Ruth Hubbard on Power & the Meaning of Differences

Yoshie Furuhashi furuhashi.1 at
Mon Nov 29 11:29:04 PST 1999

Rakesh wrote:
>And note that her argument does not mean that people do not have a
>biological sex or that sex is a constructed category. It means that the
>differences that develop between women and men cannot be ascribed to
>biological sex differences alone and that any attempt to do so in a
>patriarchal society can only be dishonest. She argues that women's biology
>and psychology are socially constructed, not biological sex per se. From
>the Hubbard passage you post (and from my memory of her argument) I
>remember (to repeat myself) Hubbard's main point being that we cannot
>figure out how much biological sexual difference itself accounts for
>specifiable, clearly quantifiable differences between the sexes. She may be
>bending the stick too far in the other direction, but it seems to me a
>point a well worth heeding.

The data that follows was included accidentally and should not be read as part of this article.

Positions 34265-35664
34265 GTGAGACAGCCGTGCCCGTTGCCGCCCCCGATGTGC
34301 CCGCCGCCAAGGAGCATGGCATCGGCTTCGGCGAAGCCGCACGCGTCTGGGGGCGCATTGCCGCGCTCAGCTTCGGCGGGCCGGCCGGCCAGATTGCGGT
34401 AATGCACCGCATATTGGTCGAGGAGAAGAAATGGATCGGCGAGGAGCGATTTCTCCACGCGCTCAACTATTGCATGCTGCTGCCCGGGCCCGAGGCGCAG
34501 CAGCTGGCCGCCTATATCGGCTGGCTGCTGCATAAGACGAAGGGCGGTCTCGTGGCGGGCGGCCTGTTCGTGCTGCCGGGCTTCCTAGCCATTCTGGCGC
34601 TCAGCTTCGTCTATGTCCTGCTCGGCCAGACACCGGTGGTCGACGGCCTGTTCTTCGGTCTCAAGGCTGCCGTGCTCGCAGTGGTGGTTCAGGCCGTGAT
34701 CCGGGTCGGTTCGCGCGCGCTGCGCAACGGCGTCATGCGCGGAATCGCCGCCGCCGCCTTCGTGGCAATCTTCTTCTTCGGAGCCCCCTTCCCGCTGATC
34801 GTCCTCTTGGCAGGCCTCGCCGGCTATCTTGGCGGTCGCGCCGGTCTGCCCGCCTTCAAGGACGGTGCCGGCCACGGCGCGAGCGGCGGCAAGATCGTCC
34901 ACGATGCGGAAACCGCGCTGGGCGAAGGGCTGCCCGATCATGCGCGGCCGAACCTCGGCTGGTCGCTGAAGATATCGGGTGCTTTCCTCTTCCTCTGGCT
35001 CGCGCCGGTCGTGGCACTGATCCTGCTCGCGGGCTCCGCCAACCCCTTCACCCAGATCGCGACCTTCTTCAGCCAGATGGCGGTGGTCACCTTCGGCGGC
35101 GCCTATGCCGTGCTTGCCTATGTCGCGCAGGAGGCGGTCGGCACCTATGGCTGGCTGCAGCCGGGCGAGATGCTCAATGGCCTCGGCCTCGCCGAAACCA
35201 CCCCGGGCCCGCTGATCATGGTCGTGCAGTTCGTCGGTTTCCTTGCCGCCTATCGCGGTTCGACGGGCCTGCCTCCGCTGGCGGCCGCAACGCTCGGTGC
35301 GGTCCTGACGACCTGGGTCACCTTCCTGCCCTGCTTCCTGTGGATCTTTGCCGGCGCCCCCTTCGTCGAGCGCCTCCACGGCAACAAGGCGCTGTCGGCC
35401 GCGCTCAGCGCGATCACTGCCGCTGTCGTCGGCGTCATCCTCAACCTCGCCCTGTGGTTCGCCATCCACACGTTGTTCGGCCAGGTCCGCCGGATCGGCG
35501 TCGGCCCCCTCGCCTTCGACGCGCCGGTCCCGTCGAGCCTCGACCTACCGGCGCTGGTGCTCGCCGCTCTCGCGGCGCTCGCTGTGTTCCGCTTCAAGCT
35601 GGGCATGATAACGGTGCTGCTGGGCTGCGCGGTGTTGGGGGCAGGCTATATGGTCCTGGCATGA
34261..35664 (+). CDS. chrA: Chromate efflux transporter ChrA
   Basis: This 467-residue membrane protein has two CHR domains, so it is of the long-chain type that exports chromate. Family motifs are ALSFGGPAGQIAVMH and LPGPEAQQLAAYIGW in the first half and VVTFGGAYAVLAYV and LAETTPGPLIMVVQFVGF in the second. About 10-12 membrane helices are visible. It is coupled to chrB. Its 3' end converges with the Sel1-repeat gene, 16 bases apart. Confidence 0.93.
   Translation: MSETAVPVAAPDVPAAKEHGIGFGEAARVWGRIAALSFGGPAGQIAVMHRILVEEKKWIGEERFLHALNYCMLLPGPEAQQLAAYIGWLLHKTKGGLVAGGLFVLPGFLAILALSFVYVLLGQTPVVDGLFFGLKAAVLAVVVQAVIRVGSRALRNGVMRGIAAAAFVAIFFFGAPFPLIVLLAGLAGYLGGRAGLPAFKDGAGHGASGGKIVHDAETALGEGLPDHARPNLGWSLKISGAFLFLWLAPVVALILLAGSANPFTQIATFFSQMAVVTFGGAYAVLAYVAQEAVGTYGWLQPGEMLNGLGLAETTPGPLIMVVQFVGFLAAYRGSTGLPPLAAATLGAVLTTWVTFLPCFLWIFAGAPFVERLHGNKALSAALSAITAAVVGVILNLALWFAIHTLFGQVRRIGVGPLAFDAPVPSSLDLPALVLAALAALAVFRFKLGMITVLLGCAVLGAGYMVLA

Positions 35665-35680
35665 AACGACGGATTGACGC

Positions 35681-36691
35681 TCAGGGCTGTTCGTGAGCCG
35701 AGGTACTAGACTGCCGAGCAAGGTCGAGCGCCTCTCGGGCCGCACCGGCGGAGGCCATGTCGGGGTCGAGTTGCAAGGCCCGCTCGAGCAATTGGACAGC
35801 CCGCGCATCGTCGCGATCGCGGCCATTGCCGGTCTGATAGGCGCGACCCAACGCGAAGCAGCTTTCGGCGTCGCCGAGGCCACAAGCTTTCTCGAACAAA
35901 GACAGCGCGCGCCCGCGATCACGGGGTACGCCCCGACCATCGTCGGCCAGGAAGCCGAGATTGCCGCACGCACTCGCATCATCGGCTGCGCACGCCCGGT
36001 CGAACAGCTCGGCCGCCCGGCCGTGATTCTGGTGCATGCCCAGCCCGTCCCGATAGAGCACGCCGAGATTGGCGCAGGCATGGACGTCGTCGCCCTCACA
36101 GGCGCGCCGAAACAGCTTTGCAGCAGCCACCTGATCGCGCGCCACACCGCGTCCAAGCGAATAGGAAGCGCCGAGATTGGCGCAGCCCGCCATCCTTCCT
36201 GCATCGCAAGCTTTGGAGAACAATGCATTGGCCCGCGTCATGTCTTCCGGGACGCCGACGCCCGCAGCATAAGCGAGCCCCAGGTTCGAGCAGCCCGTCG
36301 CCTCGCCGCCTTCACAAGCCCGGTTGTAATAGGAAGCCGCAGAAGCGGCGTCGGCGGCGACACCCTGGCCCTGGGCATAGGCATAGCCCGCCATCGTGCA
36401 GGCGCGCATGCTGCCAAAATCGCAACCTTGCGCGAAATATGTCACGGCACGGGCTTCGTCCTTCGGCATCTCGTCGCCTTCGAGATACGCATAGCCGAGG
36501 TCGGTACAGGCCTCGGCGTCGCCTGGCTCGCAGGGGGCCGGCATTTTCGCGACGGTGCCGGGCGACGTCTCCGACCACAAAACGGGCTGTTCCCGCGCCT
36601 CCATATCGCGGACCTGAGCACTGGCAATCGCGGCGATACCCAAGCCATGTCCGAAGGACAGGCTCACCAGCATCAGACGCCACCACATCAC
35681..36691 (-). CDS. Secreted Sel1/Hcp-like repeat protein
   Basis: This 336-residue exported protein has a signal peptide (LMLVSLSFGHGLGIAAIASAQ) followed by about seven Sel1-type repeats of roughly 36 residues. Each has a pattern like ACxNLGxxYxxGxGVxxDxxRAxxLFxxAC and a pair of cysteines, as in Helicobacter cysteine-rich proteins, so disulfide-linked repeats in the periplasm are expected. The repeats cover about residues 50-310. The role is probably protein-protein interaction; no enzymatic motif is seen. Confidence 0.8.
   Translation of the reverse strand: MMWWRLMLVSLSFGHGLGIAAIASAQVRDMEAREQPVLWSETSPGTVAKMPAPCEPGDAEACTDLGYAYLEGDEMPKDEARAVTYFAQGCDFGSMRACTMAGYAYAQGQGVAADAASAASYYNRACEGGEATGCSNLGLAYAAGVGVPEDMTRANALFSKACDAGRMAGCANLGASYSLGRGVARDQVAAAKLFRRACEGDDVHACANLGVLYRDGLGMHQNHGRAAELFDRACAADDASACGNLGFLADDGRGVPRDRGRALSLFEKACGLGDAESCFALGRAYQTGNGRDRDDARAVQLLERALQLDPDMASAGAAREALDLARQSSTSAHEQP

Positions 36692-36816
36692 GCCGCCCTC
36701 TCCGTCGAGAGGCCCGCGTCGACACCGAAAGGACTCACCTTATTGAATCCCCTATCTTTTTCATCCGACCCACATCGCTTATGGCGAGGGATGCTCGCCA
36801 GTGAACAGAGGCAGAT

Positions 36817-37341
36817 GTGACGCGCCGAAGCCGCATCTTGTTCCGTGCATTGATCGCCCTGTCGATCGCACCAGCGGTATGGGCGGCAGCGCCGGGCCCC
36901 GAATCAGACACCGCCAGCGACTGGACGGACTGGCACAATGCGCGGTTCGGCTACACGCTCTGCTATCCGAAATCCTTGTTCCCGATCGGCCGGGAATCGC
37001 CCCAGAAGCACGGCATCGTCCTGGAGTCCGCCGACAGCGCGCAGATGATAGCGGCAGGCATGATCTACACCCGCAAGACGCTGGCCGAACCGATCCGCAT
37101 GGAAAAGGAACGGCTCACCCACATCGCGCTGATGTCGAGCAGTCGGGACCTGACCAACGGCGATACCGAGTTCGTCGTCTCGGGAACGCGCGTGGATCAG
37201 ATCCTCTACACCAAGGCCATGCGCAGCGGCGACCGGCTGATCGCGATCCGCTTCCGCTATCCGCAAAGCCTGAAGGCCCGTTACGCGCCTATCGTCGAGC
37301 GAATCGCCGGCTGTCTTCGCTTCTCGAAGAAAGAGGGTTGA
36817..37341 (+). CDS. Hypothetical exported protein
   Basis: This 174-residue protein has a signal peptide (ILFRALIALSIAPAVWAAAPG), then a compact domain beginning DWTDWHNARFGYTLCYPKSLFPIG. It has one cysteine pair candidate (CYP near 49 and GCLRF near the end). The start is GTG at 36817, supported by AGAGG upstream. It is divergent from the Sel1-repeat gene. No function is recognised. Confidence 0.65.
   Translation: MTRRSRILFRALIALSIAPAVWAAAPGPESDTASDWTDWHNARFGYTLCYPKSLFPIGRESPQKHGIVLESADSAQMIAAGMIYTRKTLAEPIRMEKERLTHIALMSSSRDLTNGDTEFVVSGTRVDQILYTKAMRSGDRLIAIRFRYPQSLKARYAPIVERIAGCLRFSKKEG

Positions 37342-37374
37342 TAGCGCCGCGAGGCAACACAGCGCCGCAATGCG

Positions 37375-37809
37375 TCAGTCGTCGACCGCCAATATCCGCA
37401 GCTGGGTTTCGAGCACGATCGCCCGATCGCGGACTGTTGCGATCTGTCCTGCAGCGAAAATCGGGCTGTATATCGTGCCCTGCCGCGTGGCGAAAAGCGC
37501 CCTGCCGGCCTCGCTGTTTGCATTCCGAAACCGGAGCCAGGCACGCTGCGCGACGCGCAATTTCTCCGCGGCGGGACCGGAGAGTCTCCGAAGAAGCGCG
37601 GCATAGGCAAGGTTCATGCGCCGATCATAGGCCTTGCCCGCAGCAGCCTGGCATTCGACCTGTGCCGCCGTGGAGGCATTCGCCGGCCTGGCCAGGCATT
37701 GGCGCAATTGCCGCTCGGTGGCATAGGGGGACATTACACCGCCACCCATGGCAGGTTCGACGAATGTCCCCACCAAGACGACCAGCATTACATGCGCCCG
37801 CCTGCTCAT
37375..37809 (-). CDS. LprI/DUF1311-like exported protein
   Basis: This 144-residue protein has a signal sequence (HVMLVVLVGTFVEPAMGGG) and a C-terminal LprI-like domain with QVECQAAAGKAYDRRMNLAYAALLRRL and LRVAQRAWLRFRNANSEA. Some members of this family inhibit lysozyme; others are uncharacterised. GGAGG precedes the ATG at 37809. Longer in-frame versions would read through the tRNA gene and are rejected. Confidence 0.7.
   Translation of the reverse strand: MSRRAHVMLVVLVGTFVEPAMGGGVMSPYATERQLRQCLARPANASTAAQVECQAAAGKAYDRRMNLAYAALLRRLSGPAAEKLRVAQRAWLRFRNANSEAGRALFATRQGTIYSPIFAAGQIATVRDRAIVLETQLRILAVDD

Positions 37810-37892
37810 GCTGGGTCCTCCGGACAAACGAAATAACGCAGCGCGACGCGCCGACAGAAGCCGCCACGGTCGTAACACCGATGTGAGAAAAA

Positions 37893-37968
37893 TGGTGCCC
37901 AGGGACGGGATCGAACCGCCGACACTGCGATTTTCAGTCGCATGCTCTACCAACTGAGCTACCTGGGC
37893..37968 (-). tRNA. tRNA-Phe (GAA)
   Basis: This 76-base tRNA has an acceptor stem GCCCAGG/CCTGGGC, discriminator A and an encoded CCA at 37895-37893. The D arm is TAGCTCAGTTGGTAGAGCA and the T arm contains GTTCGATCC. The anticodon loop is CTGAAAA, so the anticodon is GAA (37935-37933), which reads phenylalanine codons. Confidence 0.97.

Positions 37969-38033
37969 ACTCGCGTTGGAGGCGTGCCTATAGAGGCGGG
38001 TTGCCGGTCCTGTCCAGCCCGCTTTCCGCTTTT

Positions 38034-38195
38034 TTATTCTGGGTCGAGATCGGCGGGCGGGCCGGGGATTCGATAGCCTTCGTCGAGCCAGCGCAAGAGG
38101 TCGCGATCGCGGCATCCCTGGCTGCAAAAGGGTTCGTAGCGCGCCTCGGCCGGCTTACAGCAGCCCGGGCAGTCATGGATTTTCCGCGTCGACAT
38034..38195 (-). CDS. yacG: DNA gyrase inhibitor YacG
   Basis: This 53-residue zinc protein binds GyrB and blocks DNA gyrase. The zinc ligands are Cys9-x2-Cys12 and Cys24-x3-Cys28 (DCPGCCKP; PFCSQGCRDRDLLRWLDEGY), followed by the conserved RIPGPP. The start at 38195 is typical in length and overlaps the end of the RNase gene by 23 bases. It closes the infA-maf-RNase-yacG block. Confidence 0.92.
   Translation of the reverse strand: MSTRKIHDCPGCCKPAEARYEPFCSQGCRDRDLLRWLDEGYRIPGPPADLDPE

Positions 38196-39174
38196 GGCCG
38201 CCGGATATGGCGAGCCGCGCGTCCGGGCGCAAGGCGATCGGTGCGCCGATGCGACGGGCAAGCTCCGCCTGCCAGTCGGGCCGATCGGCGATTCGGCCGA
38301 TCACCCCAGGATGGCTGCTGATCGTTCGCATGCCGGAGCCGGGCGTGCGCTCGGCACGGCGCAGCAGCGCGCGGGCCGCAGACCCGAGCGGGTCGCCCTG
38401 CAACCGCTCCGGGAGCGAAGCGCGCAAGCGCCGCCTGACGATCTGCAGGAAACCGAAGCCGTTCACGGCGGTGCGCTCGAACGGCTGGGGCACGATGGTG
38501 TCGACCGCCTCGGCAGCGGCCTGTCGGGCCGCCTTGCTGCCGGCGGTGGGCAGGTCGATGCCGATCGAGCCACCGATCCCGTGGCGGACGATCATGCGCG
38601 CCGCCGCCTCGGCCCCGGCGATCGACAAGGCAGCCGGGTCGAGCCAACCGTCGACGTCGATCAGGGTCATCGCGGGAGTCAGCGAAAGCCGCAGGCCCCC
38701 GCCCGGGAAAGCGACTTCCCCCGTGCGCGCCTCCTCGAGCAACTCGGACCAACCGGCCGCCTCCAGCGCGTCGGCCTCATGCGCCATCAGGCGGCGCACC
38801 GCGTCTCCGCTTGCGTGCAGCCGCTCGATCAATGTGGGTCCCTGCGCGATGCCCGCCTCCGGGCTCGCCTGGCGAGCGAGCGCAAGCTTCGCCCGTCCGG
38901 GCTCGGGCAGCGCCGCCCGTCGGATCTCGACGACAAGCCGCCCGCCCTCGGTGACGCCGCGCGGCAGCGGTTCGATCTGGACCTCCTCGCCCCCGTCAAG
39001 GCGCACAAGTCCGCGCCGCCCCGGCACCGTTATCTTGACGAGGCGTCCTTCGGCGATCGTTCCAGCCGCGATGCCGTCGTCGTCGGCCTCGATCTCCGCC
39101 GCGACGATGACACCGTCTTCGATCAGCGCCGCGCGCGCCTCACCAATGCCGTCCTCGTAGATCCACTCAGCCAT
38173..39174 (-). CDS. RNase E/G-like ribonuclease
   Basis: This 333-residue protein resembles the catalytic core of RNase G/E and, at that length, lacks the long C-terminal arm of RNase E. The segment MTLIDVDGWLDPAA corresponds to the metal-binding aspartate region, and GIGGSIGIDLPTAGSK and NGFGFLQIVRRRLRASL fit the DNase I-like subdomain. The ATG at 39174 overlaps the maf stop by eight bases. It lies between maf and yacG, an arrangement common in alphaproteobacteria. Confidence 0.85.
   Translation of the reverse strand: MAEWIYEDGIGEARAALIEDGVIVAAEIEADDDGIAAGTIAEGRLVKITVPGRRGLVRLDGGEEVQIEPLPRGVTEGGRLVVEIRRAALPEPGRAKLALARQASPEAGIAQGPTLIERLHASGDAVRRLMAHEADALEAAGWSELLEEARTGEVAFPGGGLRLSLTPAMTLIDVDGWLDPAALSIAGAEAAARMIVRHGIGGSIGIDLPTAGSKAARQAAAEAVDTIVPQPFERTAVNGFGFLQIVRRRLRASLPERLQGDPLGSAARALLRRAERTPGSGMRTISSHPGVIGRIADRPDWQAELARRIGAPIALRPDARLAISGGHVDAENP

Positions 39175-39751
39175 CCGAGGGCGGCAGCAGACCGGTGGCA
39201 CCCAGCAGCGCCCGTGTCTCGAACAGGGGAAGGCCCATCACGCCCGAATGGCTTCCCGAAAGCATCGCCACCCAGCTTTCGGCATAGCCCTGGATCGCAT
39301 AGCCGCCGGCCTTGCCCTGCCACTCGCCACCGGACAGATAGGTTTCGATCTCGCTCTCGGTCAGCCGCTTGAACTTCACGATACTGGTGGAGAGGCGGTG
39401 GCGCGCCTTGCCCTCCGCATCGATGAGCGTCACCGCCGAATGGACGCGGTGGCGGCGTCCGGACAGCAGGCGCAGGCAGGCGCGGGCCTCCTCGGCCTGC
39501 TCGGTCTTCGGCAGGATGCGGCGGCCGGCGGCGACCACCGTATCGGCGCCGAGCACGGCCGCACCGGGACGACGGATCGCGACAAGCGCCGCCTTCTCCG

In your interpretation, Hubbard's framework is a liberal feminist one (important as it is), similar to J.S. Mill's. I'm not sure if your interpretation is a valid one, but I agree that Hubbard's point of view is not the same as Thomas Laqueur's. Liberal feminists, by and large, accept reproduction as the biological determinant of sex and leave it at that, but even they have an objection to the double standard inherent in having one half of humanity classed as "the sex" (as they used to say) while the other half is left as the paradigmatic "person" in the "social contract": "No one has suggested that men are just walking testicles, but again and again women have been looked on as though they were walking ovaries and wombs" (Ruth Hubbard). The limit of Hubbard's criticism is the limit of liberal political theory, which may be best characterized by Rousseau's remark on sex: "The male is only a male now and again, the female is always a female...; everything reminds her of her sex" (_Emile_). We Marxists are interested in going beyond a dialectical couple of liberalism and its discontents, no? For this purpose, sex, too, must be understood as a political interpretation of biological facts.


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